It’s on Wednesday!
I was up until almost 3 this morning; couldn’t decide if it was excitement that kept me up, or that I had a tedious day.
Regardless of cause, it will be a day for a large coffee.
Date: September 4, 2013
Days Spent on Project: 199
Location: Apartment, Washington Heights, NYC
Person I would have sent it to: Well, London couldn’t be all sunshine and rainbows all the time. To off-set the highs of experiencing what a conservatory program could be like, I did have some lows.
Not every experience could be thrilling. There couldn’t be an epiphany or a life-changing awareness that made me love theater. Sometimes I did get frustrated.
And, usually, all my frustrations happened in one particular class: High Comedy. The other Ian, not the program’s director, but a director who taught what an acting class in comedy based in text (think Moliere, Wilde, etc). We did not get along.
And that stumped me. I believed, at the time, that I tried. That I put myself out there. That I could be funny.
And yet, in Ian’s eye’s, I didn’t get it. I wasn’t trying hard enough. It didn’t come naturally to me. I was not funny. I was just wrong.
We spent the semester focusing on Orton’s Loot and Wilde’s The Importance of Being Earnest. I bombed at Loot. I didn’t get the humor in it (dark and British, something that would appeal to me more *now* than at 20), and hadn’t heard of Orton before then (so how important could he have been? I was incredibly green…). As the semester wound down, I would be better with Earnest. It’s an easier comedy to understand. The situations are just funny. The witticisms are perfect. It’s Wilde.
Ian was the teacher that I loathed seeing. I didn’t enjoy the experience at all. I seemed to be sailing smoothly through all my other classes, enjoying much of it and learning quite a bit. But in that class, I floundered and was told so. To put it succinctly, Ian the Teacher and I did not get along.
Looking back, I’m positive it was just the class where a lot of my discomfort shone through. It’s hard to be funny when you are a young combination of homesickness, insecurity, and ego. Despite what it may sound like, I did worry about money and food and how to live on my own and the people around me, but I managed to pair it with an overly healthy sense of my potential.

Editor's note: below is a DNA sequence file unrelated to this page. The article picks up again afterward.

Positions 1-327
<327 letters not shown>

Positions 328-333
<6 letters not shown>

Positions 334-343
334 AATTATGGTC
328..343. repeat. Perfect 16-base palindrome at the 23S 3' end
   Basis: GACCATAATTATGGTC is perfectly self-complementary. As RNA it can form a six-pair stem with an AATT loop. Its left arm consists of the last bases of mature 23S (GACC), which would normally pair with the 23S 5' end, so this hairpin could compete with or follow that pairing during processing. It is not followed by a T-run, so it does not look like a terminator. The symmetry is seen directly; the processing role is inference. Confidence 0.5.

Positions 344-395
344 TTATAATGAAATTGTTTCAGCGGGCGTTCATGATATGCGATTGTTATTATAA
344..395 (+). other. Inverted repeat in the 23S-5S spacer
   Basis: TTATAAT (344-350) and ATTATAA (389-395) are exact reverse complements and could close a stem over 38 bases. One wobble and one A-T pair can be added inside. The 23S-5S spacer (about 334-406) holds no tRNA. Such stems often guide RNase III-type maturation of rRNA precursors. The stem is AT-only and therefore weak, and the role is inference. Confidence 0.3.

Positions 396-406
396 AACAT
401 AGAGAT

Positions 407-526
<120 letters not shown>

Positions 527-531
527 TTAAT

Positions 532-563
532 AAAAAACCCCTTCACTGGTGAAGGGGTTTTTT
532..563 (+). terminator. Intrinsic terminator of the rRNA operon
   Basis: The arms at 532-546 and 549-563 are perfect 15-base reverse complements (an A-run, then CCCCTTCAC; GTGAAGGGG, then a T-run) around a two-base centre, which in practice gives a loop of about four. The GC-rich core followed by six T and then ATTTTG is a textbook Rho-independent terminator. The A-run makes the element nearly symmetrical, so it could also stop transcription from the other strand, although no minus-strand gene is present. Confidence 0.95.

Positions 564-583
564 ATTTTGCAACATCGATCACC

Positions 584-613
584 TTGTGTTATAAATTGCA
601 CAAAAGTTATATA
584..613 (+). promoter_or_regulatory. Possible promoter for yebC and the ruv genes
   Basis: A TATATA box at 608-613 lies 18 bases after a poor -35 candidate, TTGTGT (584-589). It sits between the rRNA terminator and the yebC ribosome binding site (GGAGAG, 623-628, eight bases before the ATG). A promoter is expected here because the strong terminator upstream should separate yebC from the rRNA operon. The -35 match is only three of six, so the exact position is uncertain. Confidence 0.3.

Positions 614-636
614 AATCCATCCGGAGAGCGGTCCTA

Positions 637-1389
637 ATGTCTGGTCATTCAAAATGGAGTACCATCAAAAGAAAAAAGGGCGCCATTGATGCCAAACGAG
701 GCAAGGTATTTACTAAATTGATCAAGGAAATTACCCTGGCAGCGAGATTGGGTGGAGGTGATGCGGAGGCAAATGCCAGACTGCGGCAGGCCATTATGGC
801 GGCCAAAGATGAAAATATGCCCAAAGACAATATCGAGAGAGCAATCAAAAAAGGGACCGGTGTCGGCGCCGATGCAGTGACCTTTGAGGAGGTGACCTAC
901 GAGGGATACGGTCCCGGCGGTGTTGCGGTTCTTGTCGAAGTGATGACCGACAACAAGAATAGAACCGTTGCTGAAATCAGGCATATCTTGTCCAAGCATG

Looking back, I’m sure none of it was personal. At the time, it felt like it was.
Yet another example that the learning process can actually be quite uncomfortable and unpleasant. Just another time to realize that learning is not an armchair sport; you have to take active part in it and sometimes it isn’t easy. Sometimes you need to admit you have no idea what you know and accept that you have room to improve.
Music I listened to while sewing: The soundtrack for Amelie. I started listening to it in the middle of the night when I couldn’t sleep. Have yet to turn it off.
Thoughts/Feelings behind the block: I pulled out the three journals I kept while I was in London yesterday. Originally purchased because I wanted to have something to keep notes in from all my classes, they would grow into a daily ledger of what I did, who I hung out with, what I was thinking, what classes were like, what was going on. (Familiar, right?)
It’s interesting to read how detailed some things get. I talk about what I hoped to do, what I planned on doing, what I was eating, what happened in class. My handwriting has certainly changed. My thought process has hopefully grown. Some of the things I write about seem incredibly banal now; I can’t decide if they seemed important because they happened when I was 20 or if they happened in London.
I need to read all of it, regardless of how awkwardly, embarrassingly painful it may feel. Reading one’s own journal years later is really kind of salacious, isn’t it?
Anyway, I was dealing with the same stuff I am now, just with different words. Life is all about confusion and boredom and excitement and tedium and people and the ups and the day-in-day-out. That’s all there is, really.